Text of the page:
Various ethical support systems have targeted the concern of identifying relevant information in different ways. In Paramedic Ethics (Collins & Miller, 1992) focus is put on the obligations and responsibilities of the decision maker. Based on these, the user is establishing relationships between stakeholders and then identifying considerations for the different opportunities and vulnerabilities that come from alternative solutions. Finally a negotiated social contract alternative is evaluated as a possible compromise solution. In SoDIS (Gotterbarn, 2002; Szejko, 2002) the user is first gathering extensive background information about the problem and its stakeholders and is then prompted to answer questions aimed at identifying known causes for moral problems. In ETHOS (Mancherjee & Sodan, 2004) the user is advocated to identify the open moral questions at hand through taking the role of a moral agent after which the utility of alternative solutions are quantified according to ethical theories.
It should be noted that the first two of these systems are intended for computer professionals working in technical development projects while ETHOS, like EthXpert, is not targeting a specific audience and does not assume any specific content in the problem to be analyzed. This wide application scope makes it impossible to guide the user by asking questions about previously known sources for moral problems and other means to raise awareness of ethical issues need to be deployed. We in fact consider this absence of framework for issue identification as strength when it comes to widening the agenda for the problem situation.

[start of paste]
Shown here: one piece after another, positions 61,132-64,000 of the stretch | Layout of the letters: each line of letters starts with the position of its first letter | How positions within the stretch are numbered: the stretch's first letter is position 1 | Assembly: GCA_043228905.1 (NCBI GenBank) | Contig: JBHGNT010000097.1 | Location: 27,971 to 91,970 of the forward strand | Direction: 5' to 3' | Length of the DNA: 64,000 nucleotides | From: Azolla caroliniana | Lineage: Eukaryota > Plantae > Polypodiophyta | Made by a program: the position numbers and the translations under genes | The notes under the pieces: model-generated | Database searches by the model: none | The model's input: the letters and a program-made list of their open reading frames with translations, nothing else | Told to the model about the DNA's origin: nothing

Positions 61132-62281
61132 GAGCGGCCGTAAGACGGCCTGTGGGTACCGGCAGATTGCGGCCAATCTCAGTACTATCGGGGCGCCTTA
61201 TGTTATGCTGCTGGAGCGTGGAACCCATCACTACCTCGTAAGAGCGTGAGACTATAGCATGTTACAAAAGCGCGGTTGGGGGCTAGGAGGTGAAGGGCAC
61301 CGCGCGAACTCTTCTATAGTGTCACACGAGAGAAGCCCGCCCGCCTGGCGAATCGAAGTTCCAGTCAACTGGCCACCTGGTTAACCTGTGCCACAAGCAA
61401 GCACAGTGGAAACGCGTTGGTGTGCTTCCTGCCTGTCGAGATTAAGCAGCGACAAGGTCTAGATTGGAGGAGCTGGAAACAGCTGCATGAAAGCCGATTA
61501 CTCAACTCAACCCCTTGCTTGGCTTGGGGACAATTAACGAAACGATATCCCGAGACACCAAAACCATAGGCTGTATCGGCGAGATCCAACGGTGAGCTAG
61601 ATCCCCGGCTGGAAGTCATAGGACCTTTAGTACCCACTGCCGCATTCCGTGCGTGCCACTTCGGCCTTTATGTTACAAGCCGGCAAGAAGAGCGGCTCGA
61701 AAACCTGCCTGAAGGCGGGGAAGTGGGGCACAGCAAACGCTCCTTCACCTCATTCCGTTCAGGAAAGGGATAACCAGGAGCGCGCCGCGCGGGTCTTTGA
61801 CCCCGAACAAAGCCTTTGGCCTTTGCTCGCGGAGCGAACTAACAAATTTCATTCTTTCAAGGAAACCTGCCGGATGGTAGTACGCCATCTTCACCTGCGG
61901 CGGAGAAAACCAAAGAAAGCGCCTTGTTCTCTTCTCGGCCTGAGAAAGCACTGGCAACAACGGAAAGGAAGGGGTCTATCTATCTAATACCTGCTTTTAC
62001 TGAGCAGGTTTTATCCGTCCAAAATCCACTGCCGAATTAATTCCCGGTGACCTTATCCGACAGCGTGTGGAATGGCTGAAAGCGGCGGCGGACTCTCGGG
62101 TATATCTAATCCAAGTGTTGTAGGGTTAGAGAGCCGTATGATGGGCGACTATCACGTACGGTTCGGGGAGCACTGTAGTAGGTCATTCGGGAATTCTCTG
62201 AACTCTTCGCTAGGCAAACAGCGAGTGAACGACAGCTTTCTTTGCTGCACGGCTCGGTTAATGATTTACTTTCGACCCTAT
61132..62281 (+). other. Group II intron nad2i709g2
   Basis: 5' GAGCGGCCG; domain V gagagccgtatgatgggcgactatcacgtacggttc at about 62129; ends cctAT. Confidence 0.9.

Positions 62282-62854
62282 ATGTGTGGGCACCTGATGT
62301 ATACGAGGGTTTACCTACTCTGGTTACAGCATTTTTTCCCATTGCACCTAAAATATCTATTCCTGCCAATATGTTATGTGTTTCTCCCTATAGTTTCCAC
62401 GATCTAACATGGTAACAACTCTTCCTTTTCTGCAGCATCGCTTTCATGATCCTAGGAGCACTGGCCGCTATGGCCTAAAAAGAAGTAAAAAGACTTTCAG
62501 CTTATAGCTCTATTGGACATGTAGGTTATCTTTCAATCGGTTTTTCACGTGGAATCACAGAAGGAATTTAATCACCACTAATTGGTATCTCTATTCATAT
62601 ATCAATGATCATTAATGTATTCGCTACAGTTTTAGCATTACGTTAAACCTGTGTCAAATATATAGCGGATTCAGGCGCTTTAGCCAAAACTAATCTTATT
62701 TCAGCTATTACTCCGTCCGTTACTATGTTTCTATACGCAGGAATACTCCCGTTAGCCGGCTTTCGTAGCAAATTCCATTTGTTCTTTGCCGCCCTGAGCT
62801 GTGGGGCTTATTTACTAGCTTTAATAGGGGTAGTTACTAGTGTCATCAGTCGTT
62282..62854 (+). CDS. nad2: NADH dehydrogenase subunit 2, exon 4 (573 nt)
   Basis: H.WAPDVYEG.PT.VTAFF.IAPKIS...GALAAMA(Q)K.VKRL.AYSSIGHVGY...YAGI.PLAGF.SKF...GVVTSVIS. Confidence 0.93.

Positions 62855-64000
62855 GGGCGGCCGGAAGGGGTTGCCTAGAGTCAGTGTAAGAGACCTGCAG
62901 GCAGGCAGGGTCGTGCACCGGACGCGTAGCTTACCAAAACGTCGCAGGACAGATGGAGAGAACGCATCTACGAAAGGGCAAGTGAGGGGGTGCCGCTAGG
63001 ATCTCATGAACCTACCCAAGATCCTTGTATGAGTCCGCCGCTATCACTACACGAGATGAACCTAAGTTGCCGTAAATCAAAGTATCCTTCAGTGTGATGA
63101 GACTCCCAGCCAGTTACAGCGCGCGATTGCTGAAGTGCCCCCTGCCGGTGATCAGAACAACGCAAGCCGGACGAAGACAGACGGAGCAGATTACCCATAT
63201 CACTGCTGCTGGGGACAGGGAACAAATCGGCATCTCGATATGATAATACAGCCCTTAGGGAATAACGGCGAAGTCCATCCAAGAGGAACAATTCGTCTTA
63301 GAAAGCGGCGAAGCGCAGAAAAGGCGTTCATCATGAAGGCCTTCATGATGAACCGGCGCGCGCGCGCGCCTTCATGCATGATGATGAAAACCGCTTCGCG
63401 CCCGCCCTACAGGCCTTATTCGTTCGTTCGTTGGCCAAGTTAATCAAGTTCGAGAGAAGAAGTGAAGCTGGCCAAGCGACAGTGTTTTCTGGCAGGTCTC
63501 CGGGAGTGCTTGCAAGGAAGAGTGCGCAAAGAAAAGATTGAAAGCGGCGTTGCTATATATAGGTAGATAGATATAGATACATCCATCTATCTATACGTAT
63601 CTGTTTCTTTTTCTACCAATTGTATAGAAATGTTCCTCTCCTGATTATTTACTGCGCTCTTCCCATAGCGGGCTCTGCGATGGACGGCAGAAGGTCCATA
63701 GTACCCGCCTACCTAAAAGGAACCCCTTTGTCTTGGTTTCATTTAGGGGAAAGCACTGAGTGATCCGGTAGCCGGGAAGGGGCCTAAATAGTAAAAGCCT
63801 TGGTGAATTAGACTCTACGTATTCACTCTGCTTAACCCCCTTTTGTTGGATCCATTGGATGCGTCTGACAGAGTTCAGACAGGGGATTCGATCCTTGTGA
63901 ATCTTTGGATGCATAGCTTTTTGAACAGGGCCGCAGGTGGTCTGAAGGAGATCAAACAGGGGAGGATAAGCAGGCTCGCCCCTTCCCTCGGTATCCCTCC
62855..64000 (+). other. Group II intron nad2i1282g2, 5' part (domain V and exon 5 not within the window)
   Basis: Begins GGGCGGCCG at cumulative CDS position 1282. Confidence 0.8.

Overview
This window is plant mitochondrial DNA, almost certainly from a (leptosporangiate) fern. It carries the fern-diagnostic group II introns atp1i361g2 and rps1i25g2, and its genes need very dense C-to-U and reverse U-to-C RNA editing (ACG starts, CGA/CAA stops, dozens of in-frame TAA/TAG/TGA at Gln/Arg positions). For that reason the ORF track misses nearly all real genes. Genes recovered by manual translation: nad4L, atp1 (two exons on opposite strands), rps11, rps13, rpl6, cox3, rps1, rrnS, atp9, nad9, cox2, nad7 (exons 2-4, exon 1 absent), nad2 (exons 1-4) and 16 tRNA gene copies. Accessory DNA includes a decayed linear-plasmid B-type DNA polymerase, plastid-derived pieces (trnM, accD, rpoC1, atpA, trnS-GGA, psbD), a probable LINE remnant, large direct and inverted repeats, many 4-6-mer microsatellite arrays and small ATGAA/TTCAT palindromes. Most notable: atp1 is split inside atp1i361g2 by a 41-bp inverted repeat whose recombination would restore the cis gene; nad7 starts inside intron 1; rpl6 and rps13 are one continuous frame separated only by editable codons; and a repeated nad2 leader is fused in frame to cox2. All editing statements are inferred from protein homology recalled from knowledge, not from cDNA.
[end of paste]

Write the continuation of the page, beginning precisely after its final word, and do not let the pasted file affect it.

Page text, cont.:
Further, EthXpert’s omission of imposed comparison to ethical theory, as is the case in ETHOS, forces the user to make an independent decision about the correctness of the outcome. The user is thus never lured into the false comfort in believing that a premature analysis is finished. Following the definition of autonomy, the user has to independently decide when an analysis is finished. Such a setup enforces that the responsibility for a satisfactory analysis rests with the user. Our approach has many similarities to other ethical computerized tools suggested previously, or to other ethical usability tools such as Value Sensitive Design proposed by Friedman, Kahn and Borning (2008). However, those approaches do not focus exclusively on what psychological theory and research describe as the basis of competent ethical problem solving and decision making, namely the tension between heteronomous and autonomous moral reasoning (Kohlberg, 1985; Piaget, 1932). Following that what we need are tools that promote autonomy and hinder heteronomy. All above tools are excellent to systematize, organize and take control of designer’s thinking on concrete ethical usability issues. Nevertheless, since these tools, in different degrees, urge and lead the extension of thinking to moral philosophical considerations and other details there is a risk of being too complex and of missing the main goal, namely blocking heteronomous thinking. Focus should be on how to handle practical problems. Of course that may be also an effect of Paramedic, SoDIS, ETHOS or VSD but they include analysis of or comparison between different normative moral theories, or some others are even built to propose moral solutions (for example Davidrajuh, 2008). Ethical autonomy is not at focus there nor is it considered explicitly, meaning that the control of this necessary ethical problem-solving and decision-making process is not secured.